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October 2020 market review: second wave of Covid-19 hits Europe

Market indicators
| Market Forces

During October, Europe faced the anticipated second wave of Covid-19 infections as the US continued to tackle a high infection rate, which was only slightly overshadowed by the heated run-up to the US presidential elections.

US joblessness remains high
Cathay Pacific joined the long line of embattled aviation companies affected by travel restrictions due to lockdown. It announced that it would need to cut more than 5 000 jobs and close a regional carrier. Although initial jobless claims in regular state programmes totalled 751 000 in the week ended 24 October, down 40 000 from the prior week, continuing claims — the total pool of Americans on ongoing state unemployment benefits – stood at 7.76 million in the week ended 17 October.

Hong Kong prepares for Ant IPO while TenCent share price surges
While Hong Kong and Shanghai were preparing for the listing of digital finance group Ant (expected to be the largest IPO in history), Chinese digital giant WeChat celebrated a small victory during October. After some share price volatility following steps by the Trump administration to prohibit the TenCent-owned WeChat in the US, the prohibition bid was blocked by the US appeals court. In response, Tencent’s share price jumped to an intraday record on the Hong Kong exchange.

World food inflation at 5% y/y
Monetary authorities continue to monitor inflation as the expected handbrake on the loose money policies unleashed during 2020. Although overall consumer inflation remains contained, food inflation is on the up. World food prices rose for a fourth month running in September, led by large increases in cereal and vegetable oil prices, and are up 5% year-on-year. According to Bloomberg, global food prices have jumped nearly 8% since the start of the pandemic. Accelerating inflation has forced policy makers from India to Mexico to tone down monetary stimulus.

SA factory output in decline
South African factory output contracted for a fifteenth month in August even as coronavirus-lockdown measures were eased and more activity resumed in the sector.

Mixed results for SA companies
Cell C reported an interim net loss after tax for the six months to June 2020 of R7.6 billion, but said this was mainly the result of once-off costs and adjustments. Pick n Pay reported a 56.3% drop in first-half profit. African Bank announced that 1 269 employees of its staff total of 3 728 will be affected by restructuring and approximately 25% of the number affected will lose their jobs. But the Clicks Group did well during lockdown and reported a 13.7% increase in annual earnings.

MTBPS: a proposed freeze on the state wage bill
On 28 October Minister Mboweni delivered the Medium Term Budget Policy Statement (MTBPS). Among other expenditure cuts, the minister announced that Treasury plans to slash its wage bill over the next three years, including a proposed pay freeze. The consolidated Budget deficit is projected at 15.7% of gross domestic production (GDP) in the current 2020/21 fiscal year. In the same week, S&P cut its assessment of Zambia’s debt to selective default after Zambia couldn’t meet payments and skipped a coupon on its Eurobonds.

Red October for most major indices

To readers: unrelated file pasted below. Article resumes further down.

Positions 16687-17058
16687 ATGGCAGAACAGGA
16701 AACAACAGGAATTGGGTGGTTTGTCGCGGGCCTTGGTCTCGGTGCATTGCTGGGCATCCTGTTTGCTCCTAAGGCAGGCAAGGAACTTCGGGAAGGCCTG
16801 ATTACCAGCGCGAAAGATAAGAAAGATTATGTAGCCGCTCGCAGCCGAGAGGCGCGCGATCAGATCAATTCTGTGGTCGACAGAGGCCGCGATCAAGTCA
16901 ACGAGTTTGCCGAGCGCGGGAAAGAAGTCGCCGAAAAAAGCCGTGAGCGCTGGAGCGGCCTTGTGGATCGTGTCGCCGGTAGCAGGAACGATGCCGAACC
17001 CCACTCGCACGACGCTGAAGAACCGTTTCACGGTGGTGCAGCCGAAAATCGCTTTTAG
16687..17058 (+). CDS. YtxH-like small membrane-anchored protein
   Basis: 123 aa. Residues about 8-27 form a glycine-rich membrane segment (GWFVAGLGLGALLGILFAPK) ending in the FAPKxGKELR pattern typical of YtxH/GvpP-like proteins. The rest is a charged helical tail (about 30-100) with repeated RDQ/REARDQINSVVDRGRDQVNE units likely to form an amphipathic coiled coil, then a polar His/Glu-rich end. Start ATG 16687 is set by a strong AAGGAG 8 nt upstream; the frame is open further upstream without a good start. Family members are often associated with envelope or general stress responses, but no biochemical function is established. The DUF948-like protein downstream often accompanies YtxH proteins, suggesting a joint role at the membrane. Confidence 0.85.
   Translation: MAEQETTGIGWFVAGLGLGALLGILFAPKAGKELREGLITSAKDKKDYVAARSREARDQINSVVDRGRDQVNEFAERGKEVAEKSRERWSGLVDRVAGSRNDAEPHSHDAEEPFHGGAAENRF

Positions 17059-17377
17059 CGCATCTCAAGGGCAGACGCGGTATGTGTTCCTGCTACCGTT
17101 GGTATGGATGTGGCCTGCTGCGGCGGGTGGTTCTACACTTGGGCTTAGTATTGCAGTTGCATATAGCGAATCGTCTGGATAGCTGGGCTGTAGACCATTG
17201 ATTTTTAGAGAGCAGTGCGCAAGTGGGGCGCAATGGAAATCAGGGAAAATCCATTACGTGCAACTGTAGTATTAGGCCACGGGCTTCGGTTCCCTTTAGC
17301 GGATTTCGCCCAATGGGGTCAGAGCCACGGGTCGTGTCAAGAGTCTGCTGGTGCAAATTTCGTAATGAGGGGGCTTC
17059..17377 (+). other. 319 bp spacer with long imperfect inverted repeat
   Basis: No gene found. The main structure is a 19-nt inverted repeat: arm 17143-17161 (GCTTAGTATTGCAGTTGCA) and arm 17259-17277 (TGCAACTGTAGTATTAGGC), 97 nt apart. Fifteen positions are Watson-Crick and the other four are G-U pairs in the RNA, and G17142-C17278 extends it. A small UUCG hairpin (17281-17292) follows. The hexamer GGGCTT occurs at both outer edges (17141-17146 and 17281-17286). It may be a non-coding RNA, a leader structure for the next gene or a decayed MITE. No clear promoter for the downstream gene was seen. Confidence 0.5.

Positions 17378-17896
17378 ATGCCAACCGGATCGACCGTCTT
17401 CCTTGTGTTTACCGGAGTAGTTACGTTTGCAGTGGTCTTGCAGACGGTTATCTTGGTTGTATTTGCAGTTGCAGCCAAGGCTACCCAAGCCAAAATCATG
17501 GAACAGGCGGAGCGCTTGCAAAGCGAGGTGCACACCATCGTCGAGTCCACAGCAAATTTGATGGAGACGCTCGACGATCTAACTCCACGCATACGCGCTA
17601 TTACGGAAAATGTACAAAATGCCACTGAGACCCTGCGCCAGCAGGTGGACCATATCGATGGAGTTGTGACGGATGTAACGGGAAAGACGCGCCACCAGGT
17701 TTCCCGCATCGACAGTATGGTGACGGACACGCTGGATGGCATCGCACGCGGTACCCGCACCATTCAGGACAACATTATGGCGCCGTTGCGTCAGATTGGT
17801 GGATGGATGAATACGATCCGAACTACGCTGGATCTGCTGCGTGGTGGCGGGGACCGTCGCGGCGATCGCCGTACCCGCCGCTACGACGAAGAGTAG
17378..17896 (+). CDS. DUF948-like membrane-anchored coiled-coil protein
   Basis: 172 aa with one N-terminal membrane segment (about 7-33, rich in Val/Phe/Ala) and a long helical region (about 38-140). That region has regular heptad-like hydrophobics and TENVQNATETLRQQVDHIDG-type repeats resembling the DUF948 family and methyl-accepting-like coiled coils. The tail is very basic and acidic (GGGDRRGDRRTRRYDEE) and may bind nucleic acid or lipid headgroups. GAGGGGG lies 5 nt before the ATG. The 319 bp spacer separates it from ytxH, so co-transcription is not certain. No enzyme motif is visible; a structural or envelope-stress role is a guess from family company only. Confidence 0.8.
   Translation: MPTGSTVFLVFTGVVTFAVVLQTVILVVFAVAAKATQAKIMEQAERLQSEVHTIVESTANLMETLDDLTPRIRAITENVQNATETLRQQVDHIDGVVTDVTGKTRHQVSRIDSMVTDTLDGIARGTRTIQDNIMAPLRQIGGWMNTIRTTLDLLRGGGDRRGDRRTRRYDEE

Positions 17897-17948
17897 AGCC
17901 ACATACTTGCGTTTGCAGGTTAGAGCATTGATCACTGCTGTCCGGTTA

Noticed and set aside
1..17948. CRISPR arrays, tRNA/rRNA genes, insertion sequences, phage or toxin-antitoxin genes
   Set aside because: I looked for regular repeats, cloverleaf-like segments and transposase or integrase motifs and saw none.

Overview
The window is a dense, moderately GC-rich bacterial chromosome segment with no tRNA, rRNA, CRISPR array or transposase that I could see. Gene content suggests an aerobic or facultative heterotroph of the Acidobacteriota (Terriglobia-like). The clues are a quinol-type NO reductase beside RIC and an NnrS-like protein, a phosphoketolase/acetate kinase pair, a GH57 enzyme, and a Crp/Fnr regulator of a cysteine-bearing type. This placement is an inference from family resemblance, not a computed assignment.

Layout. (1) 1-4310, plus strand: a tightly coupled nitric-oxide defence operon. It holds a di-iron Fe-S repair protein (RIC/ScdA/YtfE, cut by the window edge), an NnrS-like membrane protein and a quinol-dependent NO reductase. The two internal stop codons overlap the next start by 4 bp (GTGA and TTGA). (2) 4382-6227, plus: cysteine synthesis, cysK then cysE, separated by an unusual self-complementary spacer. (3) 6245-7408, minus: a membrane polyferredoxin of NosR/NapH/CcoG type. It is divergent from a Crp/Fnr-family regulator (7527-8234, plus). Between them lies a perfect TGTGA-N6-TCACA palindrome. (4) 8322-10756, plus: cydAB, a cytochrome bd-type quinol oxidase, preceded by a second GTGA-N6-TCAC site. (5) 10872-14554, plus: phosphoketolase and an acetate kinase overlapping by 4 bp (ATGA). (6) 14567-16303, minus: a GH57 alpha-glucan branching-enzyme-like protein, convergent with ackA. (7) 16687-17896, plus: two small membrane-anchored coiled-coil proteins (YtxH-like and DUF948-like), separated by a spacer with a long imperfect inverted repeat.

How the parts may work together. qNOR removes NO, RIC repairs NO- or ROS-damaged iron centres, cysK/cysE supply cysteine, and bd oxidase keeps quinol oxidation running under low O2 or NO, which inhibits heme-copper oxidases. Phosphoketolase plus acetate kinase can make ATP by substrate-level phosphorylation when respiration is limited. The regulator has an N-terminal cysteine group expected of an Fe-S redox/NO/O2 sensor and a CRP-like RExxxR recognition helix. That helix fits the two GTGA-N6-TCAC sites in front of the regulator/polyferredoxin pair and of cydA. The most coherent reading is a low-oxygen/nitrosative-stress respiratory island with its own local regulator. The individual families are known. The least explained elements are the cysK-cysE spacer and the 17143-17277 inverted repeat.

Historically, October is a month in which stock markets across the world tend to turn red. 2020 was no exception, especially as parts of Europe returned to lockdown. The MSCI World index lost 5.6% in rand terms for the month, with the rand becoming 2.6% stronger against the US dollar, contributing to the negative rand return. (A strengthening rand leads to lower global market returns for South Africans and vice versa.) Our local stock market as measured by the FTSE/JSE All Share Index (ALSI) lost 4.7% on a total return basis and listed property (SAPY) had another disappointing month at -8.5%. SA bonds (ALBI) gained 0.89% and cash (STeFI) returned 0.34%. On a sectoral basis, Basic Materials, Industrials and Financials returned -10.9%, -3.2% and -5.8% respectively.

Year-to-date, the weak rand bolstered offshore returns
Year-to-date, the rand has lost more than 16% of its value against the US dollar and more than 20% against the euro. With the tailwind of a weaker rand, the MSCI World Index gave South African investors 14.5% in rand terms and the Bloomberg Barclays Global Aggregate Bond Index returned 23.0% in rand.

The ALSI has lost 7.1% on a total return basis with Basic Materials down 0.2%, Industrials down 35.4% and Financials down 36.7% year-to-date. Listed property has lost a staggering 50.9% in 2020! The ALBI returned 2.72%, and cash returned 4.73%.

The last five years have been a golden era for Basic Materials
Over the past five years to 31 October 2020, the 2.2% annualised return from the ALSI did not manage to beat inflation’s 4.6% annualised. On a sectoral level, Basic Materials returned a positive 14.5% per year over the five years to 31 October. In contrast, Industrials and Financials lost 9.1% and 7.7% per year respectively. Listed property (the SAPY) returned -14.7% annualised over the past five years. The ALBI and cash returned 7.5% and 7.1% respectively.

South Africans investing offshore reaped good rand-based returns. The MSCI World Index (developed market countries) gave an 11.7% p.a. total return and the Bloomberg Barclays Global Aggregate Bond Index 7.3% in rand terms over the past five years. The rand weakened by 3.3% per year against the US dollar over this period.

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